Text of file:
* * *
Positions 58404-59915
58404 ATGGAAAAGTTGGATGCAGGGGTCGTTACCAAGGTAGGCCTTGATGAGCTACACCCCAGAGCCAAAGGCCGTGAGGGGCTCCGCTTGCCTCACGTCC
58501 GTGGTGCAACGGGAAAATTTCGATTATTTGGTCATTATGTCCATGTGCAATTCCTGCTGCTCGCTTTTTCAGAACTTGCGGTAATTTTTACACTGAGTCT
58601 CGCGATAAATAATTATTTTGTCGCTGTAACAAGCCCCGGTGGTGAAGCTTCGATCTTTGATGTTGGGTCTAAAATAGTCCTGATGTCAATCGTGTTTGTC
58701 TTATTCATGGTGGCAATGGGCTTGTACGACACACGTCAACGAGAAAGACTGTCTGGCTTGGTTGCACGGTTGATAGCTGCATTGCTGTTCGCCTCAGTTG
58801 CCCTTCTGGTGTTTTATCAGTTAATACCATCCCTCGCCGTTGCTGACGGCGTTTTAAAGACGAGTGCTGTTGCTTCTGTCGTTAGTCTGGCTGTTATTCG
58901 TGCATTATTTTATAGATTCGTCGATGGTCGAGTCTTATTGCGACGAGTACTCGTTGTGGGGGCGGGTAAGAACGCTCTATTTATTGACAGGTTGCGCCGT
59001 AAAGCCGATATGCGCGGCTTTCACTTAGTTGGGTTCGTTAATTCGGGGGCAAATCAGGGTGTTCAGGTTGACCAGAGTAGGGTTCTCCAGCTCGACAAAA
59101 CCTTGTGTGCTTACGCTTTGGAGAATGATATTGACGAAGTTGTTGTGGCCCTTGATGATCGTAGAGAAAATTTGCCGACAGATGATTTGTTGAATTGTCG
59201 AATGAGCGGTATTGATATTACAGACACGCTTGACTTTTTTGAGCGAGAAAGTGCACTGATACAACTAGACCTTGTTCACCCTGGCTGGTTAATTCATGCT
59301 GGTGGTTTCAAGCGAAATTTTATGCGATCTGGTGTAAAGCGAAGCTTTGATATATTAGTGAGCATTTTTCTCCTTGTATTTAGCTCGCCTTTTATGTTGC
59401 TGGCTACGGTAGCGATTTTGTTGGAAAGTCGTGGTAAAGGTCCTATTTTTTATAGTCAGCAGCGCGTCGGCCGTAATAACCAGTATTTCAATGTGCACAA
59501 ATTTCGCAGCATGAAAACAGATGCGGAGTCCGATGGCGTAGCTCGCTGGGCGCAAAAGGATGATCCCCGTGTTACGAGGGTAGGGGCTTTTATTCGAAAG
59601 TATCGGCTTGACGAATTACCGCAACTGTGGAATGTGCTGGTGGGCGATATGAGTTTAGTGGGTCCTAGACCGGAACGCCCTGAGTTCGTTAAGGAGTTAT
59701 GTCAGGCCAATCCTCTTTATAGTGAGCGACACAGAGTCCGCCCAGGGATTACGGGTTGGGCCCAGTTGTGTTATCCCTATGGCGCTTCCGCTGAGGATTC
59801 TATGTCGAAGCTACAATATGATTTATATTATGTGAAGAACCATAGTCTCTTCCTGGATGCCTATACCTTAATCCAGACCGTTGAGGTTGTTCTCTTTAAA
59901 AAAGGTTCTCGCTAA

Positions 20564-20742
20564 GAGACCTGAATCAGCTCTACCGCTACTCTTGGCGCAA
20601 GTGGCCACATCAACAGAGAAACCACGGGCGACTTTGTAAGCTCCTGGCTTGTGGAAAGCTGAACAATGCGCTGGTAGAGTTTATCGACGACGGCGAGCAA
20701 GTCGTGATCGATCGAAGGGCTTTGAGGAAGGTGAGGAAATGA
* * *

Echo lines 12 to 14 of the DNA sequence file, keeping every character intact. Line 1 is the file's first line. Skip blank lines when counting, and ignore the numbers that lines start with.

59401 TGGCTACGGTAGCGATTTTGTTGGAAAGTCGTGGTAAAGGTCCTATTTTTTATAGTCAGCAGCGCGTCGGCCGTAATAACCAGTATTTCAATGTGCACAA
59501 ATTTCGCAGCATGAAAACAGATGCGGAGTCCGATGGCGTAGCTCGCTGGGCGCAAAAGGATGATCCCCGTGTTACGAGGGTAGGGGCTTTTATTCGAAAG
59601 TATCGGCTTGACGAATTACCGCAACTGTGGAATGTGCTGGTGGGCGATATGAGTTTAGTGGGTCCTAGACCGGAACGCCCTGAGTTCGTTAAGGAGTTAT